To A. B. Springs from John Springs, 13 Aug 1842:”… day before yesterday at James Moore’s to the Dinner made up of the Springs & Moore Family. Your Aunt Peggy’s People all present but 6 Harris & Leonidas, Dr. Wilson, 13 Davidsons, Leroy, I Caldwell and some married race of the of the Moores were not invited, your Uncle Clark was absent, not well & a, with Boils. Alek Moore & Alfred absent of account of some indisposition in their families. Austin [John Springs’ eldest son] is at Wilson Springs. Some 30 or 40 present and I have not seen a company enjoy themselves more. The Girls danced, the Boys stamped, the old Ladies gabbled, the Men talked, Dr. M. Moore laughed, the Dogs barked, the Geese hollowed, the Hens Cackled and the Chickens crowed, even your Uncle James seemed for the time to forget his rheumatism ”
To A, B. Springs from John Springs, 13 Aug 1842: “Night before last Webb’s Mill was burned to ashes, not known how. Evidently by design no fire having been about the mill. A few days since I had J. Sembler and J. Maguyer bound over for their appearance at court for secretly and severally retailing without license and the latter for trading with Negroes, and produced positive proof in both cases. In the latter only by one witness, J. Johnson who lived there at the time my man Alfred took it in bag full on a horse he told Maguyer he did not fellow enough to dodge and fool them. Sembler broke ground from Richardson after he was arrested and then sent me a message he would leave the State if I would drop it, but I think the best way will be to prosecute the case conviction and hold that in Tennessee over him. In your next statement to me, what fine or punishment by law is inflicted for each offense(?) If you don’t know you can find out by search or inquiry. Address me White Sulphur Springs, Virginia.”
To A. B. Springs from John Springs, 6 Oct 1842: ” I regret much to hear Mr. Withers is not improved in his hearing. How distressing to a man with high attainments, flattering prospects in the midst of his usefulness to be thus incapacitated for future action…. No deaths in the immediate neighborhood save George Cathey but a number at a little distance of acquaintances, John Coffee & wife, Mrs. Oren Pierce in my absence Sarah and her child both died. Nancy St Cynthia in the meantime brought forth a young one each. My Negroes are all up except little Caleb, quite sick. Bill has kept up, his wife now very sick. Fuller has had a brush, now up but his wife very ill.”
To A. B. Springs from John Springs, 19* Oct 1842: “Sickness & Death still pervade the land. Robert Watson and your Aunt Sally Harris of Charlotte are dead and Mrs. William Kimbrell at home and the fatality has been greater all through the District.”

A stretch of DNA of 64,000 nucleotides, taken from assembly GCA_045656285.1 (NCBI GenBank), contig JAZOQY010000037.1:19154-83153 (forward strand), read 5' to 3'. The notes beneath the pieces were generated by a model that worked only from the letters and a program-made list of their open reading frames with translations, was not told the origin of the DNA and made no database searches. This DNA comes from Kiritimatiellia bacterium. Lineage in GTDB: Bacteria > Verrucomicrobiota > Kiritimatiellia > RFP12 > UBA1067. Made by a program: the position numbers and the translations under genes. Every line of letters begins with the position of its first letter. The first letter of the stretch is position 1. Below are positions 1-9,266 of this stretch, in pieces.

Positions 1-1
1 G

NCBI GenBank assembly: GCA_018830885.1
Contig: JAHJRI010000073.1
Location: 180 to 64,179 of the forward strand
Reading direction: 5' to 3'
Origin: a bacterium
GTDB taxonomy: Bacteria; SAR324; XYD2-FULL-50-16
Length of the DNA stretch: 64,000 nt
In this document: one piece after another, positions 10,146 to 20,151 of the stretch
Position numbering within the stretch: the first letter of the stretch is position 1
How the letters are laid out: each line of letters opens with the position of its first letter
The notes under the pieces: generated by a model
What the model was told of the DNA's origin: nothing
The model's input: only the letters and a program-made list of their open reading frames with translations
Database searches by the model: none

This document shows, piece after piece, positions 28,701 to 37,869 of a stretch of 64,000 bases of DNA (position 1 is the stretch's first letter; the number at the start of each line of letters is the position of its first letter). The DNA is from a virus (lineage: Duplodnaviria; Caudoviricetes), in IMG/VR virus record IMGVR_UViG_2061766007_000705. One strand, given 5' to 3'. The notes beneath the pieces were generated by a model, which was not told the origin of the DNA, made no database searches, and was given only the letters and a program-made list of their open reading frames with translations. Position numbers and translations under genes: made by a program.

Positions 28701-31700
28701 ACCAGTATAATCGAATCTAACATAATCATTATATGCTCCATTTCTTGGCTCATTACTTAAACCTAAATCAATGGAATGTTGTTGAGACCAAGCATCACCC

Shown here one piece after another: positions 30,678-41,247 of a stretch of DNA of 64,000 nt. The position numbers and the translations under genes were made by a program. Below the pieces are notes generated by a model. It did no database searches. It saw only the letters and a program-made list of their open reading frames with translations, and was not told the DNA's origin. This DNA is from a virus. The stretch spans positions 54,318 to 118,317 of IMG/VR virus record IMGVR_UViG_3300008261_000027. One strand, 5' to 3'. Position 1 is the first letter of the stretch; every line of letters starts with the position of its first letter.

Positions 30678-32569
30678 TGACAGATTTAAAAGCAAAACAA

To Baxter Springs from John Springs, 28 Nov 1842: ”… and ought to teach us all that this is not our abiding City, that we must all go hence, for we must all die and are as water spent on the ground that cannot be gathered up again. Of which 1 was sensibly reminded only on yesterday riding to church in company with [Robert] Bell & Sophia, when my —- cold and in way of play very suddenly sprung and pitched as to throw me off my balance and I received a most dangerous fall on a hard road, but somehow saved myself from injury by easing myself down by the stirrup, though my shoulders & head first struck the ground but feel not the least hurt but I view it almost as a miracle as did those that saw me. A young man, a Son of Mr. Frews, was found Dead before Isaac Hendersons door yesterday morning when he came out to feed his stock. The Youth left Charlotte about midnight from a Drunken Rabble. By the by while relating this mournful catastrophe, I do hope and Trust you neither drink strong drink nor smoke Cigars. Touch not the wine when it looketh red in the Glass.’ If as be you have commenced these habits, I pray you received the admonition of a Father (whose interest and anxious desires for your welfare I am sure you don’t distrust). DESIST. Touch not handle not the unhallowed thing. There are other vices & immoralities on which I might admonish you, but a Father’s confidence, renders him almost fearless as regards your course, and on the first the character of Tidebot (?) Titmouse which you have read is a good lesson ”
To Baxter Springs from John Springs, 27 Dec 1842:” Dr. Colthorps Daughter ran off and married Sam Blue. Mr. Fullwood’s daughter another Suggs. The Dr. moved to Yorkville, and so we go.”
To Andrew Baxter Springs from his father, John Springs III, 3 Apr 1843: “James Johnson is dead. I understand from Austin T. Whitesides’ wife is not expected to live.41 Alsey Bennett (or Buddy) married to Nelly Cheek’s daughter had to run away at both ends. Jackson Kimbrell to the amiable and accomplished Miss Eady Hunter, George Pettus’ step-daughter (Miss Glover) to somebody. Wm. Sturgis to Miss Lanier. Mr. Drewry Wilson Esq. of while he was building the ark notwithstanding the Prophecy of Miller & his Disciples that the world is about to be an end about this time.”